“My biggest bill every year is the taxes. The best incentive that could ever happen to me would be if the county tax assessor realized that this awesome farm provides clean water, healthy forests, organic agriculture, organic Christmas trees, organic meats, organic hay. If they valued that enough they could cut my taxes a bit or even eliminate them. That would be a huge help to me. I’m doing the same thing I‘ve been doing for 30 years and everything is changing around me. All these mountain tops are getting second or third family dwellings built on them, and guess what, up goes my taxes.”

“As the farm changes and new neighbors move in, there are a lot of things going through my mind: maybe it’s about time to bite the bullet and spend $10,000 and build a new stainless steel, county-approved kitchen so I can do value-added food products. Maybe that’s the way the farm can keep up with the increasing taxes and the surge of people coming into town with the big money.”


Copyright © Jim Anderson 2004

In the meantime, Grant has his hands pretty full as it is. Over the past 12 years he has hosted one to five interns in a seasonal farm apprenticeship program. Now other members of his family are taking on more of the farm work. Grant’s oldest son has built his home on the property and lives there with his wife, assuring continuity among the human inhabitants.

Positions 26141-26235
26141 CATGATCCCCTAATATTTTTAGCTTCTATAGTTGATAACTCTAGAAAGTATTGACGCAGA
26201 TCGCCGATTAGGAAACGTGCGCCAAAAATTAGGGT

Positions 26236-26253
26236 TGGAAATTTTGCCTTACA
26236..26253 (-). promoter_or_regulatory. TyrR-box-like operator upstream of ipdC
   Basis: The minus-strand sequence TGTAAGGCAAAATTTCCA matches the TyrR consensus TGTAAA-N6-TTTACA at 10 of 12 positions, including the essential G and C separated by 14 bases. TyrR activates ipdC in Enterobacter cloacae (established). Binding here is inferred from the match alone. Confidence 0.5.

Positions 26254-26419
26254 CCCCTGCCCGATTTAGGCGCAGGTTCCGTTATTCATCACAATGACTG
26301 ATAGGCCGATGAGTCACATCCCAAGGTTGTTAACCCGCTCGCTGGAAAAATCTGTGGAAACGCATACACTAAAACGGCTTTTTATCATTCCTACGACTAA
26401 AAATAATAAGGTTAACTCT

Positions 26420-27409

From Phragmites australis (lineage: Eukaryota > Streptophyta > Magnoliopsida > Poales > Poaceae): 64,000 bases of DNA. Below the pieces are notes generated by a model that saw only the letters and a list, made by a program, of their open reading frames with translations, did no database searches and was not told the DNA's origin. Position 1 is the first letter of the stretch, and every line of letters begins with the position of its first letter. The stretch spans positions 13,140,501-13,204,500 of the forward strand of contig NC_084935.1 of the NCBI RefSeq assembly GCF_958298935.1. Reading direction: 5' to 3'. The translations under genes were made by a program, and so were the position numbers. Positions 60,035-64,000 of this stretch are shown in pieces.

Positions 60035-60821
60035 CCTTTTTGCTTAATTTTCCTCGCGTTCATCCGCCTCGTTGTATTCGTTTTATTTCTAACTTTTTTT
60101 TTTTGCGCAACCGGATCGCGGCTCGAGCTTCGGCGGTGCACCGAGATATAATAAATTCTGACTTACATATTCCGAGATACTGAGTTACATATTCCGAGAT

As he surveys the tall pines that loom around his fertile green pastures and leafy green gardens, Grant reflects on how his lifestyle is a continuous learning process. “I feel like life and farming are an ongoing experiment with no certainties to the outcome. A lot of my experiments have failed and a lot haven’t; whether they fail or not, it’s still a learning experience. As long as things keep changing, I’ll stay on the beginning end of the learning curve.”